Last modified: Tuesday, September 2, 2008
Indiana Law welcomes the record-setting Class of 2011
FOR IMMEDIATE RELEASE
Sept. 2, 2008
BLOOMINGTON, Ind. -- The Indiana University School of Law--Bloomington's class of 2011 began their studies this week as the highest credentialed class in Indiana Law history.
The 205-member class boasts a median LSAT score of 164 and a median GPA of 3.71. Based on last year's national statistics, the statistics for the class of 2011 would be ranked in the top 10 public law schools in terms of their median LSAT scores, and among the top four public law schools from their median GPA.
Dean Lauren Robel said the class is "an absolutely stellar group."
"At a time when law schools across the country must compete vigorously to recruit top students, Indiana Law continues to attract and admit some of the best-qualified students around," Robel said
Median GPA scores rose from 3.45 for the class of 2010 to 3.71 this year, a substantial increase attributed to a more selective focus on grades during the admissions process. Assistant Dean for Admissions Frank Motley said the ability to keep the median LSAT score at 164 -- which it was for the class of 2010 -- while increasing the median GPA by such a large margin is a testament to the quality of applicants Indiana Law had to choose from.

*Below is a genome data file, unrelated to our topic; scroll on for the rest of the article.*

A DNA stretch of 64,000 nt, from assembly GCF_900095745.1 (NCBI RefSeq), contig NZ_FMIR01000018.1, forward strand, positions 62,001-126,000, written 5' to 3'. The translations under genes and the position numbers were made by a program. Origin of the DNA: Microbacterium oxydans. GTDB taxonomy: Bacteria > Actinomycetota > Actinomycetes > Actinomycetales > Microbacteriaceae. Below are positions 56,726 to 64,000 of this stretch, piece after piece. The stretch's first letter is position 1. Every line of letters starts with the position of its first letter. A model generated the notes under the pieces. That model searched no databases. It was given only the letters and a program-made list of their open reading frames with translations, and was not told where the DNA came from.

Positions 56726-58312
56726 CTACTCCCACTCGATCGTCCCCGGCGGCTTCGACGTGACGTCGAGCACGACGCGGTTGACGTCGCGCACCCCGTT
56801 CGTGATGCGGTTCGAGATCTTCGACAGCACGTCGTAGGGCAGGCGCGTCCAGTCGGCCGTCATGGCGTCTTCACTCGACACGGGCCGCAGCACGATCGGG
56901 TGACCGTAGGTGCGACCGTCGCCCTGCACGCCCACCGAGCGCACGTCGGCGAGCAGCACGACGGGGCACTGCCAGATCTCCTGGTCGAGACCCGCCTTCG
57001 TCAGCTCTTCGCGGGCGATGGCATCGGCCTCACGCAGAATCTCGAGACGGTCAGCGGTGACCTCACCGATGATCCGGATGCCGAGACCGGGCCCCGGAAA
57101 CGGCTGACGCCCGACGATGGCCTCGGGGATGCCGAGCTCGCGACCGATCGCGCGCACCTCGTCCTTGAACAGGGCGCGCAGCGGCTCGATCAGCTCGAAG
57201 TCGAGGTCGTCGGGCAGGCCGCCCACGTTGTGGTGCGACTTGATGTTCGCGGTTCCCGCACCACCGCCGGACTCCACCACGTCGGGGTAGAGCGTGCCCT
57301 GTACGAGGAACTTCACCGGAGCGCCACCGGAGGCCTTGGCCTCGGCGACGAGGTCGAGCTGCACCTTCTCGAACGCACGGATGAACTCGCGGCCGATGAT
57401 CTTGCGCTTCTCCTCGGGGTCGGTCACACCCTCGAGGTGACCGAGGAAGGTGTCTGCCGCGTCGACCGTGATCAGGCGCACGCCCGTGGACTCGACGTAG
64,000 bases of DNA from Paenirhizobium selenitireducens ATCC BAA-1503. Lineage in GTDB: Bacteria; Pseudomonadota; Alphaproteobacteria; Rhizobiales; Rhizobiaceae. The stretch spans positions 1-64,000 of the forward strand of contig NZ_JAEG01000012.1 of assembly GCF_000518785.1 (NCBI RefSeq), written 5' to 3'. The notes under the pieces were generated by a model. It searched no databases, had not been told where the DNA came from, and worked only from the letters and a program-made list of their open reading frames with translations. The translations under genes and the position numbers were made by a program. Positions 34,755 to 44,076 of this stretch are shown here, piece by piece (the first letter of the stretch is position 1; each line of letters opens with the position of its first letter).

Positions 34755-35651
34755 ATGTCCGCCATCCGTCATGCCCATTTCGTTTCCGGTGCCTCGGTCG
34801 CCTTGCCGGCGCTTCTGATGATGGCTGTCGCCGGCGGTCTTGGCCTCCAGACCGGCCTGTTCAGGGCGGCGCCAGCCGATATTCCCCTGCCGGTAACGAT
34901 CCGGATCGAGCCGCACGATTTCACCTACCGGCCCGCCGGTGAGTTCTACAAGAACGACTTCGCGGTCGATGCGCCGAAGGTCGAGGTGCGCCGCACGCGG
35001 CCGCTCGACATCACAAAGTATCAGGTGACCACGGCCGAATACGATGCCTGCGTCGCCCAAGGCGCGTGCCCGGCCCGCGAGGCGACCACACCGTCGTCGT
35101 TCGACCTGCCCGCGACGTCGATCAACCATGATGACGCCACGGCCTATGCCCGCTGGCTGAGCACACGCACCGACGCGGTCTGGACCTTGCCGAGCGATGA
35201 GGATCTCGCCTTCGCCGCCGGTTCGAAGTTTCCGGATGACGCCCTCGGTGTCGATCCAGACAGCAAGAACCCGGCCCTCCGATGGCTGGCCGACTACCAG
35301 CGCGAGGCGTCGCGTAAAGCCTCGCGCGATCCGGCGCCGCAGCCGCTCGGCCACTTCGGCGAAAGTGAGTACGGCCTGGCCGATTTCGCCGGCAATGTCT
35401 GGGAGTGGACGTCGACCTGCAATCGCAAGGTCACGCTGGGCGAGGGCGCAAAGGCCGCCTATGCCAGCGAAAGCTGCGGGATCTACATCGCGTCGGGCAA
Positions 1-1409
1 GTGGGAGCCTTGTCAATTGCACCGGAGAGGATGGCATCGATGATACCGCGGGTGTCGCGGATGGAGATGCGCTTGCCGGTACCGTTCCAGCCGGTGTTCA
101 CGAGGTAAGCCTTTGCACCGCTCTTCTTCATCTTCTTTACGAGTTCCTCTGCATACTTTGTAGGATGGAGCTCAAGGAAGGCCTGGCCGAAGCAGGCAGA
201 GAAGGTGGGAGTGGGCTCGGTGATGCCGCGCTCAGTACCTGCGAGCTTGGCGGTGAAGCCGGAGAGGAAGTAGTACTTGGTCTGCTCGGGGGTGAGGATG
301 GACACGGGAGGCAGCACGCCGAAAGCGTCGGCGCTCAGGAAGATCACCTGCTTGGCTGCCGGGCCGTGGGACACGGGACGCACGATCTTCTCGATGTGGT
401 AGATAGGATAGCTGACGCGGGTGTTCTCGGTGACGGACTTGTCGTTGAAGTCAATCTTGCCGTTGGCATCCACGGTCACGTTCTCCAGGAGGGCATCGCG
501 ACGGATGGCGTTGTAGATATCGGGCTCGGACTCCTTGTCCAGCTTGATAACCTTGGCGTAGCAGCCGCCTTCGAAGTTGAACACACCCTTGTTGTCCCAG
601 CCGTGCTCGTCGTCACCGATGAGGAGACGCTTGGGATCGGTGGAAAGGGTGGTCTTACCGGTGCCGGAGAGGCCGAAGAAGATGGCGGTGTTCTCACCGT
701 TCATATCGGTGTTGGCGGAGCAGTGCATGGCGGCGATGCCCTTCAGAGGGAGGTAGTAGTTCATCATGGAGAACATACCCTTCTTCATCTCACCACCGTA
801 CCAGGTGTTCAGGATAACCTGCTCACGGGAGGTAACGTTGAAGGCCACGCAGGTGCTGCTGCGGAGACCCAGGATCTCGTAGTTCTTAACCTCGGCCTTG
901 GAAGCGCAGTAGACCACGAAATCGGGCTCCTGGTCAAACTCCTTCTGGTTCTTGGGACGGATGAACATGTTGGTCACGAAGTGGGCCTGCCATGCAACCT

"This year we decided to pay a bit more attention to the grades and the outcome we think will please those who have been historically concerned that law schools put an over-emphasis on the LSAT," Motley said.
Nearly 2,400 applications were received to be a part of the class of 2011, with 205 students beginning classes this week. They come from 97 different undergraduate institutions and represent 33 U.S. states. Included in the class are a doctor, a professional chef, a flight instructor, and several military and National Guard officers. While they are diverse, the class members have one defining trait in common: academic excellence.
"Cumulatively, this is the best credentialed entering class that we have ever admitted to Indiana Law," Motley said. "But statistics are only a starting point. I think the talents and character on which the admissions committee selected these students will be borne out in the classroom discussions and in first-year examinations. I think the faculty will be pleased with the depth and breadth of their background and experience."